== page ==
The town of Suceava, capital of the county of Suceava, is located in the central part of the Suceava plateau, at an altitude of 325-340 m., on both banks of the river that gives the town its name.
Archaeological excavations in various parts of the city have revealed remains that attest the continuity of living on the current hearth of the city since the Neolithic. A Neolithic settlement was identified at the Şipot point, as well as Bronze and Iron Age relics on the plateau to the east of the fortress. Other archaeological evidence proves the presence and influence of local culture and particular allogeneic communities, such as Germanic, Slavic, Tatar, etc. in these places. The geographical position facilitated the transformation of the rural nucleus into an urban settlement, favourable to the exchange of products and the flourishing of crafts.
It is no coincidence that the chronicler Nicolae Costin linked the name of the Suceava fair to the furriers who ”laid its foundation”, specifying that “Soci is the Hungarian word for furrier; and Sucéva = furriery”. Although references to the city as Socăva, Sucéva, Scotorix date from the second half of the 14th century, the city is attested in a document dated February 10, 1388, issued by Peter I Musat announcing the loan from Polish King Vladislav Iagello of 3000 silver zlotys. This is the most reliable date for the first documentary attestation of Suceava.
Suceava experienced rapid development in its early centuries of existence, with its selection as the town’s primary seat proving its growing importance. From a settlement that occupied a small territory, delimited and strengthened by a moat and palisades, with a stone fortress (Cetatea de Vest or Cetatea Şcheia) that collapsed shortly after construction, Suceava became a “court seat”, economic, political, commercial, cultural and religious centre. From the “glorious seat of Moldavia”, Petru, Roman, Ştefan Muşat, Alexandru cel Bun and his successors, Bogdan II, Ştefan cel Mare, Bogdan III, Ştefăniţă and Petru Rareş ruled the destinies of Moldavia. The documents on the country’s administrative, legal, fiscal, and military organisation were issued in Suceava, the place from which the first Moldovan armies left in support of Wallachia under Ottoman attack and Poland under Teutons.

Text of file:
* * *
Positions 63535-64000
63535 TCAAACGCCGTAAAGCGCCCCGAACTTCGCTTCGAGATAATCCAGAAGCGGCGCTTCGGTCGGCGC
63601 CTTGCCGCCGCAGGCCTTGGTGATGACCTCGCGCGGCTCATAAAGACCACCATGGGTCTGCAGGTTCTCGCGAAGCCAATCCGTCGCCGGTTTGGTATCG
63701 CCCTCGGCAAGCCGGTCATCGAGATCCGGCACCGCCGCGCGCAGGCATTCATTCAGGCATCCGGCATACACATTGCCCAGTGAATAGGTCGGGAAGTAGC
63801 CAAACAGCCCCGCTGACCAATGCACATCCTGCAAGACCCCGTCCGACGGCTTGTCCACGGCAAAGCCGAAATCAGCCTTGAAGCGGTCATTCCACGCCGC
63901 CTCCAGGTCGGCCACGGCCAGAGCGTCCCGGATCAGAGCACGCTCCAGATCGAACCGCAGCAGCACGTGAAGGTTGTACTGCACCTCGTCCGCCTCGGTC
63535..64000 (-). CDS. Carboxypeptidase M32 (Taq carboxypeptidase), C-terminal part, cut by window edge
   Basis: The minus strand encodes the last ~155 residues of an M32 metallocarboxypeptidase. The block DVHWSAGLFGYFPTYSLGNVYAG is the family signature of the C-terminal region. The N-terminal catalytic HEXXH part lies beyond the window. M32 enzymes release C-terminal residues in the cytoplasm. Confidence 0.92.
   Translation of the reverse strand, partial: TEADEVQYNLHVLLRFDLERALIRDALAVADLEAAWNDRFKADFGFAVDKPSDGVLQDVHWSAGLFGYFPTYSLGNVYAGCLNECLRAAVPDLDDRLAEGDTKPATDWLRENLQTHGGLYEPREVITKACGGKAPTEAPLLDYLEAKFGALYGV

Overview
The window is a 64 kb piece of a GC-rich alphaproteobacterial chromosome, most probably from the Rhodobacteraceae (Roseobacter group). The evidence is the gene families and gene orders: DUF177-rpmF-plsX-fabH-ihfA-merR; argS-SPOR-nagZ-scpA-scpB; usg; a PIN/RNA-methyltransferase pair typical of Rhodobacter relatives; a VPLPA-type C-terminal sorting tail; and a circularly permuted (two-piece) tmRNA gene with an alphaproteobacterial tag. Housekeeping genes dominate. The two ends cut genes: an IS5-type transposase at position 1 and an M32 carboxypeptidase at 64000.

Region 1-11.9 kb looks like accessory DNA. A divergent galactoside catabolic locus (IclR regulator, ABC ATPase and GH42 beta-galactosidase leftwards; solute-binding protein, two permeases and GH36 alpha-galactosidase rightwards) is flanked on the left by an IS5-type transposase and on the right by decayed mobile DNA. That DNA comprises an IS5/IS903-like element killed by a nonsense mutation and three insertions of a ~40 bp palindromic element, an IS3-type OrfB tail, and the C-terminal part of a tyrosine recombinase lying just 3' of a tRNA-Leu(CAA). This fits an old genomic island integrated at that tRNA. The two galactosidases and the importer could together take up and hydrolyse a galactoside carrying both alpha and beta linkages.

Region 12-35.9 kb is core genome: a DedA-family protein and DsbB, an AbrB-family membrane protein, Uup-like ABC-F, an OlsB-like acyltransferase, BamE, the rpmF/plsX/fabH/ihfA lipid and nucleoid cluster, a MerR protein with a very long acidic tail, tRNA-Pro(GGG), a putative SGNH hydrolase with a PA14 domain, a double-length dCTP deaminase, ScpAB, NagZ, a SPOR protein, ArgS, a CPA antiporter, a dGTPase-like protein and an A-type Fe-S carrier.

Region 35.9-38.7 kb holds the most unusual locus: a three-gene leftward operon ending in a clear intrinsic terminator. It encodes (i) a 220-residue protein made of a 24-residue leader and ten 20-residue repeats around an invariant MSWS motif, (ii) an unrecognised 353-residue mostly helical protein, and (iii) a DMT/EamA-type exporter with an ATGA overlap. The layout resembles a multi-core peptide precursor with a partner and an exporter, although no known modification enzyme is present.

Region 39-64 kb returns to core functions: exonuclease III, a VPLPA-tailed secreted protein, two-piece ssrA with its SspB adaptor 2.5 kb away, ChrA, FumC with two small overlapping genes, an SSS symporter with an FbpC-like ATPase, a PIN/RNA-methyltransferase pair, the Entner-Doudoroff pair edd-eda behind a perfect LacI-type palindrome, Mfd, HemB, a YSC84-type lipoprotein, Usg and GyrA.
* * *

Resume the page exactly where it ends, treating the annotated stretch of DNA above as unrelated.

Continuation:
At the beginning of 1475, news of Stephen the Great’s victory over the Sultan’s armies spread throughout Europe from Suceava. The first metropolitan seat of Moldova was established in Suceava, where the royal council resided and the royal chancellery operated. The foundations of Romanian historiography in the Slavonic language were laid at the Royal Court of Suceava, where the Anonymous Chronicle of Moldavia was written. Passing through the Moldavian city, foreign travellers wrote about the Suceava of the 1500s as “the best place to be and safer from invasions” (Paolo Bonici), a fortified settlement “wonderful and almost unconquerable” (Blaise de Vigenere).
Despite everything, Suceava has not been spared throughout its long history from misfortunes, plunder by conquerors, fires and earthquakes, and its brightness began to fade with Alexandru Lăpuşneanu’s decision to relocate Moldavia’s capital to the town near the Bahlui river. The “duel” for dominance between Iaşi and Suceava lasted another century, with the former becoming victorious only after the nation metropolitan was relocated.
Suceava – town of the House of Habsburg
The frequent Turkish-Polish conflicts in the second half of the 17th century, as well as the lords’ abandoning of the former house of the voivodeship, accelerated the city’s decline. The Gate ordered the Citadel to be destroyed as a sign of the fall of the last anti-Ottoman stronghold. The gradual decline was halted during the Austrian rule, established in the international political situation of 1774-1775.